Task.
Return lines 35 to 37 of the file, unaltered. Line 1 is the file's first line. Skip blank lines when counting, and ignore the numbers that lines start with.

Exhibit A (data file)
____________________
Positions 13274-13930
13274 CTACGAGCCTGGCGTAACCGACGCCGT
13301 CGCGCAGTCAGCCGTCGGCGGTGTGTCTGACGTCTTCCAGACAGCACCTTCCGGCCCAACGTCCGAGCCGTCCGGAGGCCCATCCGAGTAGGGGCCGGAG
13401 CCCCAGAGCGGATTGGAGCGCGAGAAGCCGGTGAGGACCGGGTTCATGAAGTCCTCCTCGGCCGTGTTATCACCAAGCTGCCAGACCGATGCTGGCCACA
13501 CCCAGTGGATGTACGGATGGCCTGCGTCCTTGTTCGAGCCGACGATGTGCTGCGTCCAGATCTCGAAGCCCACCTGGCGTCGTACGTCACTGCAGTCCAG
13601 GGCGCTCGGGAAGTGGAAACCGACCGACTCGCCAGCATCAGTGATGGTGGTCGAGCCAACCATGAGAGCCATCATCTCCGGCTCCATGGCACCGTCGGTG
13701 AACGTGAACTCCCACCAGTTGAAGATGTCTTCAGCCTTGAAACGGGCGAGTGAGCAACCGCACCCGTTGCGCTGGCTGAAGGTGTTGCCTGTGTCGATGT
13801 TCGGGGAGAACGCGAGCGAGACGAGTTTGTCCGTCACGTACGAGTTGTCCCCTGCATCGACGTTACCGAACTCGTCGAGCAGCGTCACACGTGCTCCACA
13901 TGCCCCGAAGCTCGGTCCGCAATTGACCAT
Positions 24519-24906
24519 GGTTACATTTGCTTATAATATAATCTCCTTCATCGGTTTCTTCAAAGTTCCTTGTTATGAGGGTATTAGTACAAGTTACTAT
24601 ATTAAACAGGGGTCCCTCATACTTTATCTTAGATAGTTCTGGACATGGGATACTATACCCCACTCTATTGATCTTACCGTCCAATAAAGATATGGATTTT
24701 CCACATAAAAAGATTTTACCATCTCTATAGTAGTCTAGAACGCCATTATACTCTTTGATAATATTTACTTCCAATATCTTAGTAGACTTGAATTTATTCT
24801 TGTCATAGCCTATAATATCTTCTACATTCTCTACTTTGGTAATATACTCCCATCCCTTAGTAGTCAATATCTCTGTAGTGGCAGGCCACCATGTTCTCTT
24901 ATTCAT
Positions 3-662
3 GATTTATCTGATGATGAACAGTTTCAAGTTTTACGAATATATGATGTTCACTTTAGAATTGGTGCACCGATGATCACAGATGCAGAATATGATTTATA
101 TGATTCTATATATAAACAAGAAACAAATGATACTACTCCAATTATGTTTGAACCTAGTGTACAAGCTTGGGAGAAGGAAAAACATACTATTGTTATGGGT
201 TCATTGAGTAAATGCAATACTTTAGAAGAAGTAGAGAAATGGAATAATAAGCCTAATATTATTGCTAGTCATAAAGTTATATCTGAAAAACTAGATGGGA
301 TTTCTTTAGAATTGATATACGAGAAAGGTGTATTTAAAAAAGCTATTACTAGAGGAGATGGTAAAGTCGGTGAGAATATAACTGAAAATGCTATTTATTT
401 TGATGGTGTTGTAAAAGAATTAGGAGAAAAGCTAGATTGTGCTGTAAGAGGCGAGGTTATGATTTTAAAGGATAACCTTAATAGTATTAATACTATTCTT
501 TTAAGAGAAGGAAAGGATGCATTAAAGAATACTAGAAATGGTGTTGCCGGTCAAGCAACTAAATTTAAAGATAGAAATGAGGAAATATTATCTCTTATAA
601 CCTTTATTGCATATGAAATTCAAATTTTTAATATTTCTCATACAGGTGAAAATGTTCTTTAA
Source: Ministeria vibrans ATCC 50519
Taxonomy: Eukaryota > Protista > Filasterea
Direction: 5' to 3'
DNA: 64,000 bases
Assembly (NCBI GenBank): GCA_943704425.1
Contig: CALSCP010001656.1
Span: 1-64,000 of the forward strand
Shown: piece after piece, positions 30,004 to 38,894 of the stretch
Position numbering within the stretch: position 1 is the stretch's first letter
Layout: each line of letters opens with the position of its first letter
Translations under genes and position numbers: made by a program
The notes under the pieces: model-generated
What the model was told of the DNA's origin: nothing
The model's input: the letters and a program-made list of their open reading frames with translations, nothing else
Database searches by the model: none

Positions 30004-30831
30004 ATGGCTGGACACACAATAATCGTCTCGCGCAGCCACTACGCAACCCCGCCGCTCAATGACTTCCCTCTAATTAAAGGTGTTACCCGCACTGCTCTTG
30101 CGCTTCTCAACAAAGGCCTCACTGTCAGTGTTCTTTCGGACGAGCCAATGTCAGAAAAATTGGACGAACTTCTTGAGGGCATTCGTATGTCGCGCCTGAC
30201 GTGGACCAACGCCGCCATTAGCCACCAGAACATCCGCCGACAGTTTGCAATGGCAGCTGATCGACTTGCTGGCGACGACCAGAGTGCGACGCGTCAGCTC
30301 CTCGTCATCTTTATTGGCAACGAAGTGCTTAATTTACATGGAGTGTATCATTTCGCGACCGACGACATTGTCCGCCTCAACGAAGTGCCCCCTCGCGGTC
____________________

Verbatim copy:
The notes under the pieces: model-generated
What the model was told of the DNA's origin: nothing
The model's input: the letters and a program-made list of their open reading frames with translations, nothing else